In the world of camp, heterosexuality has always been the biggest joke of all. The Charles Busches of the theater may wear dresses, but it is the foibles and quirks of straight lovers that they invariably offer up for sacrifice on the altar of parody. In his first play, “Straight-Jacket,” TV writer Richard Day (“Mad About You,” “The Larry Sanders Show”) expands on that limited subject matter and directs more than a few of his barbs at gays as well.
He tackles promising material: Set in 1955, “Straight-Jacket” concerns Guy Stone (John Littlefield), a Rock Hudson type who is forced to marry a studio secretary, Sally (Carrie Preston), to cover up his homosexuality and land the role of his career, Ben-Hur.
Day certainly knows how to write effective zingers, but none too gradually the overriding poignancy of his story works against the comedy. There’s a reason gender-switched casting is de rigueur when it comes to camp. The pathetic can only be turned into the ridiculous when the sexes switch clothes.
Actually, the “Straight-Jacket” cast is one of this production’s biggest assets. Day, who also directs, has found game players for his comedy. Littlefield brings movie-star superficiality to new depths. As his mercenary manager, Jackie Hoffman has the face of Margaret Hamilton and the delivery of Eve Arden. Day gives her his best wisecracks, and Hoffman knows just what to do with them.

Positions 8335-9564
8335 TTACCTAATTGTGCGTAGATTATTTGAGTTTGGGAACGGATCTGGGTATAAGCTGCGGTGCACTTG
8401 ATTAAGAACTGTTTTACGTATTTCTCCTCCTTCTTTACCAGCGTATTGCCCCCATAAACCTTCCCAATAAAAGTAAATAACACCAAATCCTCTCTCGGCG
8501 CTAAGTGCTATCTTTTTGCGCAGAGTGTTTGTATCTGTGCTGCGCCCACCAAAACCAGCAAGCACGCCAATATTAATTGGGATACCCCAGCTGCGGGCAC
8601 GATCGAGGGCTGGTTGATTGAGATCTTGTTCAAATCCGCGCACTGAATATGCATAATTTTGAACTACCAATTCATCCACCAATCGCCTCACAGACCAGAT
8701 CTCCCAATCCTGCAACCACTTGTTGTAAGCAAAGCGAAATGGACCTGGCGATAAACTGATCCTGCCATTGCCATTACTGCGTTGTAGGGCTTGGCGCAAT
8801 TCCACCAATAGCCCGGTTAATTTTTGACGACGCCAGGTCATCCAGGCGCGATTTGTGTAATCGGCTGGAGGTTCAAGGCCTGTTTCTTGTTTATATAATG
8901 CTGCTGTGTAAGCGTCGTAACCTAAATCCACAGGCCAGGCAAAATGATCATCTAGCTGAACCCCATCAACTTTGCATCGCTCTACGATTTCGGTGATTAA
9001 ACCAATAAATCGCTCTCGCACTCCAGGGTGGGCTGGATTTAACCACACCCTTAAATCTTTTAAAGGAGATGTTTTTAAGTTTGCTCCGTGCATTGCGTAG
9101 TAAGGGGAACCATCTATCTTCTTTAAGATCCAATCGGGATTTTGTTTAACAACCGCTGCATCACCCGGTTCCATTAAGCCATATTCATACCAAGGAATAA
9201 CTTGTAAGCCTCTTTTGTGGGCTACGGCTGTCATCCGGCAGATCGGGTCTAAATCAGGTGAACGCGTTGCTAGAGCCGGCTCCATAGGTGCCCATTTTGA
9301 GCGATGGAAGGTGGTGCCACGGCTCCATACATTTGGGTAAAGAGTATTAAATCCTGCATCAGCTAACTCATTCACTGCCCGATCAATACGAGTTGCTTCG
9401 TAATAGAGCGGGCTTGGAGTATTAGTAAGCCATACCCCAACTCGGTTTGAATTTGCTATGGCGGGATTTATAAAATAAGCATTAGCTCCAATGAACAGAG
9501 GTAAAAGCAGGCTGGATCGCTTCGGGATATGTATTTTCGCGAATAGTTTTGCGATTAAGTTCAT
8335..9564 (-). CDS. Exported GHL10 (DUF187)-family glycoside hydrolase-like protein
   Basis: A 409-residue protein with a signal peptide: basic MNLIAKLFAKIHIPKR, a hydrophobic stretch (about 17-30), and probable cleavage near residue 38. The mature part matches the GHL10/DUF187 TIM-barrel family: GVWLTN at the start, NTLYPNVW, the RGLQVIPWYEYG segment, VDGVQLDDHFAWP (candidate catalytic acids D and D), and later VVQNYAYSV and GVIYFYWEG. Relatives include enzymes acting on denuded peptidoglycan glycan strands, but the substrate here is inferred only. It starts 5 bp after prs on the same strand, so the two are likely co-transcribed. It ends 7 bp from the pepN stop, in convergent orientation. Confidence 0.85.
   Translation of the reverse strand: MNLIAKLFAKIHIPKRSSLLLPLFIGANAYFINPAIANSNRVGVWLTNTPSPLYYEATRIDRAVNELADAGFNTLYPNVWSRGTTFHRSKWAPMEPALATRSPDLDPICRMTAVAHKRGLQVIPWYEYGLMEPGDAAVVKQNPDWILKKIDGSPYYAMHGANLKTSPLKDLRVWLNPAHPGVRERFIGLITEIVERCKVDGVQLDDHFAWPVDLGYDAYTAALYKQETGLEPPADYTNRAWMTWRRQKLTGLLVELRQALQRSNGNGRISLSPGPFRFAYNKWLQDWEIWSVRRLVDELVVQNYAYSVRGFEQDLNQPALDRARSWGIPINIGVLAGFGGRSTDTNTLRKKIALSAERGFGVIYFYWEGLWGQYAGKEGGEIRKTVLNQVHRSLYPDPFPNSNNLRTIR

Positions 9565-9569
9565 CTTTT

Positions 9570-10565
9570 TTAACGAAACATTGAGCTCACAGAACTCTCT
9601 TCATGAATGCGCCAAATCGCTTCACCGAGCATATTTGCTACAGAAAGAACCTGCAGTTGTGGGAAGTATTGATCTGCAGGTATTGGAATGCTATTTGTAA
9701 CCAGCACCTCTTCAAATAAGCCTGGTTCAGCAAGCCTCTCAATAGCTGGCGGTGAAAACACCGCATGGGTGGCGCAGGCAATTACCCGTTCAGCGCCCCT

In supporting roles, Mal Z. Lawrence as a Jewish mogul who passes for Italian , Ron Mathews as a revolving door of interchangeable studs and Stevie Ray Dallimore’s pinko leading man also score. Most crucial, Preston offers a credible impersonation of a woman playing a man playing a woman. She and Hoffman are much aided by Gail Brassard’s stylish, witty costumes. Ray Recht’s two-turntable set is also a wonder, providing a dizzying number of scenic changes.
But while Day & Co. work hard to lampoon Guy Stone’s unsuspecting bride, the rest of us may find Sally’s sad situation worthy of our sympathy. She redecorates the house with much enthusiasm and tries to remodel her recalcitrant husband with absolutely no success. The perfect Hollywood hostess, she even entertains on the Wurlitzer, singing an amusing ditty, “Two Kinds of Love” by Stephen Edwards, that is more telling than she ever suspects.
Also problematic is the act-two love affair between Guy and a left-leaning screenwriter, Rick (Adam Greer), who may be the right guy for Guy but definitely not Mr. Right for this play. If Day is going to savage Sally, he also has got to offer up his sweet Rick for more than a few laughs. A fine actor, Greer has no choice here but to play it straight, and his character’s sincerity fatally restricts the comedy of “Straight-Jacket.”